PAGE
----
Tuesday, August 29, 2006

Breakfast Run; Mystery Solved

Saturday morning dawned rather moist in Northeast Ohio. Visibilities at ground level were awful, but the ceilings were reported around 8000.

Hey, sounds like a perfect day to go fly for some breakfast!

We meet at the hangar at 7:30. MS, for once, has prefiled an IFR flight plan. He takes leg #1. Destination: The Flying Turtle, to be found at the end of the ILS 32.

Visibilities are at 3 miles when we blast off. We are later told that we disappeared about 500' AGL, but for the record, we had plenty of visibility!

Here's some pictures of what things looked like shortly after takeoff:

And here's the back of MS's head, just because.

Akron Approach handed us off to Mansfield Approach and we were vectored for the ILS 32. Had the runway from way out:

But they were still kind enough to switch the lights on for us. Kinda like Motel 6, huh?

On taxiing to the ramp, we were immediately concerned. There wasn't another airplane in sight. Was the Flying Turtle closed? We checked in with Tower, who said the Turtle opens at 8:00.

It's 8:10.

Where is everyone?

We trotted up to the door and had a quick conversation with a member of the staff. Seems that there was a gas leak in the restaurant and they were waiting for the gas company to arrive and figure out the problem. She wasn't even supposed to be inside, she just thought it might be a good idea to shut the coffee pot off....

So, stomachs empty, we set off in search of new food choices. We decided to hightail it to Carrol County (KTSO). We'd skip the pie that early in the day -- this time -- but we should still be able to find something to knosh on.

The ground fog/haze wasn't much better heading east:

Eventually, we made it into Carrol County via the GPS 7. We had to dogfight a pair of ultralights for #1 position, but they backed down when we explained about the hardpoints underneath our wing.... OK, just kidding, they willingly surrendered with the comment "It'll take us a week to get to where you are."

Breakfast was ordered and we were cheerfully awaiting the arrival of our artery hardening delights when the hostess brought the phone to us.

"Didn't you just arrive in that Cherokee?"


"Akron Approach wants to talk to you."


Seems we forgot to cancel IFR before landing, even though we had a definite action plan to accomplish this using CRM. We also forgot to call and cancel via telephone, which was our other option.

But, alas, all was taken care of with a few quick apologies. But it made us wonder whether the controllers have a notebook full of phone numbers to call for just such eventualities. Anyone know?

On another note, during our flight, we were able to solve a mystery that had inspired MS to again attempt to spend more of the IFR Pilot's money by justifying changing the GPS to a GNS 430. During his recent flight home from Detroit, MS had been given a series of intersections to which he was supposed to fly, including JUNKR and SPHRE.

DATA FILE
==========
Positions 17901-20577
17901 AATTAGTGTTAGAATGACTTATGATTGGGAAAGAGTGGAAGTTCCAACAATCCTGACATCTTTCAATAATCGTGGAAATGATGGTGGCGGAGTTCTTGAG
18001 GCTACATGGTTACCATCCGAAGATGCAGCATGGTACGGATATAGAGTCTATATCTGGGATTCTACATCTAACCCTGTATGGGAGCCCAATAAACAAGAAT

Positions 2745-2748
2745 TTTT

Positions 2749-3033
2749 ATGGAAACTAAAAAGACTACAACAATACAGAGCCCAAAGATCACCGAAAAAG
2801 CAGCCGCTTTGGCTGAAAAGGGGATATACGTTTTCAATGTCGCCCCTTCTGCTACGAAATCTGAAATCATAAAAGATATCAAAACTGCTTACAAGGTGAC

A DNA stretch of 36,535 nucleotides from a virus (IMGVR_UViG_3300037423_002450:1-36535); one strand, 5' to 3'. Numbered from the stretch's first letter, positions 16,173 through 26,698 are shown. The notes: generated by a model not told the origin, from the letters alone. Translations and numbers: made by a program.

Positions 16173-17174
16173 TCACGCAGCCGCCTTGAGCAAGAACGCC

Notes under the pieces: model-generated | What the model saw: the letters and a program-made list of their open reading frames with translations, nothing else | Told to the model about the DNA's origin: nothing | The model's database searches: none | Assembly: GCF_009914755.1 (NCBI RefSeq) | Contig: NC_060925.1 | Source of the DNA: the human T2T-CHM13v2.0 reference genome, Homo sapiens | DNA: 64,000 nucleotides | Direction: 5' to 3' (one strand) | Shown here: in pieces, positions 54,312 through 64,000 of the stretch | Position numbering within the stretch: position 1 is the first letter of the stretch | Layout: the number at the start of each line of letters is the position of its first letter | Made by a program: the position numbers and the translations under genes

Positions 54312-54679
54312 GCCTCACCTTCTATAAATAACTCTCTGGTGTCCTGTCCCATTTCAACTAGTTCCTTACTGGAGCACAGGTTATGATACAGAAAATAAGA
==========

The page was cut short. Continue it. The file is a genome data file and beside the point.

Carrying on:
When he returned the next day, MS pronounced that he hadn't been able to locate either of them in the GPS. They were, however, prominently displayed on the MX-20. So he simply flew towards them using the MFD.

It turns out that both of these intersections are, in fact, in the GPS. You just have to know where to look.

Unlike the 430, the GX 50 categorizes intersections: E for eastern U.S., W for western U.S., and I for international fixes. So, in order to activate an en route intersection, you have to know to which of these categories the fix belongs.

MS assumed that both were E fixes. But, as it happens, they are both I fixes, as they are located out over the middle of Lake Erie.

Moral of the story: When the first two categories of fixes fail, try the third.

Whose idea was it to categorize the fixes anyway?


Sam said...

When I was flying freight, it was easy to forget to cancel IFR on Leg #8 at 2AM. After doing it several times I started taking my watch off anytime I was on an IFR clearance and not putting it back on until I was cancelled. As often as freight dogs look at their watches, it was effective!

Anonymous said...

yes we have a big book of phone numbers. First airport, second local law for a drive by, third let just say I hate the third call. Just remember you could be the guy hold in the air or on the ground waiting for someone to cancel the IFR.


Anonymous said...

Since JUNKR is in Canada I would be a logical place to look

Anonymous said...

Actually...it wasn't so obvious (at least not to me). It's not apparent that JUNKR is in Canada unless you are already familiar with the intersection and generally where it is. Second, its not obvious that "I" is for international or "E" is East because the GX50 designates it as INT=F(I) or some gobbleygook like that -- not to mention that it was the first time i have had to use the INT function, period.


Anonymous said...